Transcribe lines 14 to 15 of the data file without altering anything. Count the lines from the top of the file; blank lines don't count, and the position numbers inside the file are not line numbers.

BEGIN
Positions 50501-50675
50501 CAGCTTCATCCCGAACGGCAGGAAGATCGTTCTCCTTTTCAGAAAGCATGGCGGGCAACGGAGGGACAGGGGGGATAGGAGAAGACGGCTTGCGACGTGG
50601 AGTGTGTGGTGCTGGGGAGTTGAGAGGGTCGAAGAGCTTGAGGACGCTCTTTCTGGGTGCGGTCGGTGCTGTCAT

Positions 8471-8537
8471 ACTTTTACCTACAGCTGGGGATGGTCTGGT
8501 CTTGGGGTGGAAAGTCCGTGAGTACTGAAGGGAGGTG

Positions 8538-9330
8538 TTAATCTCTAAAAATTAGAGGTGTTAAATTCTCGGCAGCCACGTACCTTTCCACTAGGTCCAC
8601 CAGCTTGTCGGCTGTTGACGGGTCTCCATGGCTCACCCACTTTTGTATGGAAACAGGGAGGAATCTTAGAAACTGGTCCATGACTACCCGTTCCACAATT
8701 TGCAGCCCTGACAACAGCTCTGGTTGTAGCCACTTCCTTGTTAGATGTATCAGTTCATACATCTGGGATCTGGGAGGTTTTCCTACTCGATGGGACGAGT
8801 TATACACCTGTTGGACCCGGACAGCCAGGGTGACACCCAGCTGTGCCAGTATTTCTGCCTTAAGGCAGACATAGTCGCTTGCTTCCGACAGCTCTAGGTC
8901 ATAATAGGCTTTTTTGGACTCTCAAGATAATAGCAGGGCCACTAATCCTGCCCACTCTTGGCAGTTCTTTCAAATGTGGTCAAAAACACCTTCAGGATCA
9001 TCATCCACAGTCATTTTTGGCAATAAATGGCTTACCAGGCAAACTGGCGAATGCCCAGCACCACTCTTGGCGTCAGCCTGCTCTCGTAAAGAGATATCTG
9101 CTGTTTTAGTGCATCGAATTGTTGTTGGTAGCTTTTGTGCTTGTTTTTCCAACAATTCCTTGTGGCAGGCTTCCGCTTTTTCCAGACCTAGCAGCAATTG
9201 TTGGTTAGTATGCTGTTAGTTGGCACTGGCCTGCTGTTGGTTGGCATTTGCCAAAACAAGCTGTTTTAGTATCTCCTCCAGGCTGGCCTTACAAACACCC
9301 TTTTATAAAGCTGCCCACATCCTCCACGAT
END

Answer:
9101 CTGTTTTAGTGCATCGAATTGTTGTTGGTAGCTTTTGTGCTTGTTTTTCCAACAATTCCTTGTGGCAGGCTTCCGCTTTTTCCAGACCTAGCAGCAATTG
9201 TTGGTTAGTATGCTGTTAGTTGGCACTGGCCTGCTGTTGGTTGGCATTTGCCAAAACAAGCTGTTTTAGTATCTCCTCCAGGCTGGCCTTACAAACACCC